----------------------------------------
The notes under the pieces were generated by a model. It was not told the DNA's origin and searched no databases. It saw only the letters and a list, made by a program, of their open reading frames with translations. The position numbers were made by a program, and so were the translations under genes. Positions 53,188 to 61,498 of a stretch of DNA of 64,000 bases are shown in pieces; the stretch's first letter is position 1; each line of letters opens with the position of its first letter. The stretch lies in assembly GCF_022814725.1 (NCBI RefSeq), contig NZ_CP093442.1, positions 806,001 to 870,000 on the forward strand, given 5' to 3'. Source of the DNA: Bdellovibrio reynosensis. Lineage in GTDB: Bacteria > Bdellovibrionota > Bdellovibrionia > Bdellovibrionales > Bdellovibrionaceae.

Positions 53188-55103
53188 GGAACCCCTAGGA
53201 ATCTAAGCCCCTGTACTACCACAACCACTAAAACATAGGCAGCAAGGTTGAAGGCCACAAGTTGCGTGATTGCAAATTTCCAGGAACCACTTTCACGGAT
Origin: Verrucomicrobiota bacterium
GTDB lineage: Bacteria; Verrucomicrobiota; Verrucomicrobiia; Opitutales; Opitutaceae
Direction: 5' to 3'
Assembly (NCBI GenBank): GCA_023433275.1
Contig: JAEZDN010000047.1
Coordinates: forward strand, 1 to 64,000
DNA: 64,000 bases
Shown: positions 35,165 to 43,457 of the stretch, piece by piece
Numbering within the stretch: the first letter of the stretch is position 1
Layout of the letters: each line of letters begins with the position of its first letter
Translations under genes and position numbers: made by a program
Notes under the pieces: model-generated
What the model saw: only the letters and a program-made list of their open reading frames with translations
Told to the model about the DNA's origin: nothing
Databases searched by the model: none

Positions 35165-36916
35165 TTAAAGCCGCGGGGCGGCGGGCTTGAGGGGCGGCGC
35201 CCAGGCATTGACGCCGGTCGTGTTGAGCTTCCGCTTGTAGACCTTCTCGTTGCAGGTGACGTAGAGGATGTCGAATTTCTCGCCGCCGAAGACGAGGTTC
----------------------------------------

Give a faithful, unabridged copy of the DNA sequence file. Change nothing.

The notes under the pieces were generated by a model. It was not told the DNA's origin and searched no databases. It saw only the letters and a list, made by a program, of their open reading frames with translations. The position numbers were made by a program, and so were the translations under genes. Positions 53,188 to 61,498 of a stretch of DNA of 64,000 bases are shown in pieces; the stretch's first letter is position 1; each line of letters opens with the position of its first letter. The stretch lies in assembly GCF_022814725.1 (NCBI RefSeq), contig NZ_CP093442.1, positions 806,001 to 870,000 on the forward strand, given 5' to 3'. Source of the DNA: Bdellovibrio reynosensis. Lineage in GTDB: Bacteria > Bdellovibrionota > Bdellovibrionia > Bdellovibrionales > Bdellovibrionaceae.

Positions 53188-55103
53188 GGAACCCCTAGGA
53201 ATCTAAGCCCCTGTACTACCACAACCACTAAAACATAGGCAGCAAGGTTGAAGGCCACAAGTTGCGTGATTGCAAATTTCCAGGAACCACTTTCACGGAT
Origin: Verrucomicrobiota bacterium
GTDB lineage: Bacteria; Verrucomicrobiota; Verrucomicrobiia; Opitutales; Opitutaceae
Direction: 5' to 3'
Assembly (NCBI GenBank): GCA_023433275.1
Contig: JAEZDN010000047.1
Coordinates: forward strand, 1 to 64,000
DNA: 64,000 bases
Shown: positions 35,165 to 43,457 of the stretch, piece by piece
Numbering within the stretch: the first letter of the stretch is position 1
Layout of the letters: each line of letters begins with the position of its first letter
Translations under genes and position numbers: made by a program
Notes under the pieces: model-generated
What the model saw: only the letters and a program-made list of their open reading frames with translations
Told to the model about the DNA's origin: nothing
Databases searched by the model: none

Positions 35165-36916
35165 TTAAAGCCGCGGGGCGGCGGGCTTGAGGGGCGGCGC
35201 CCAGGCATTGACGCCGGTCGTGTTGAGCTTCCGCTTGTAGACCTTCTCGTTGCAGGTGACGTAGAGGATGTCGAATTTCTCGCCGCCGAAGACGAGGTTC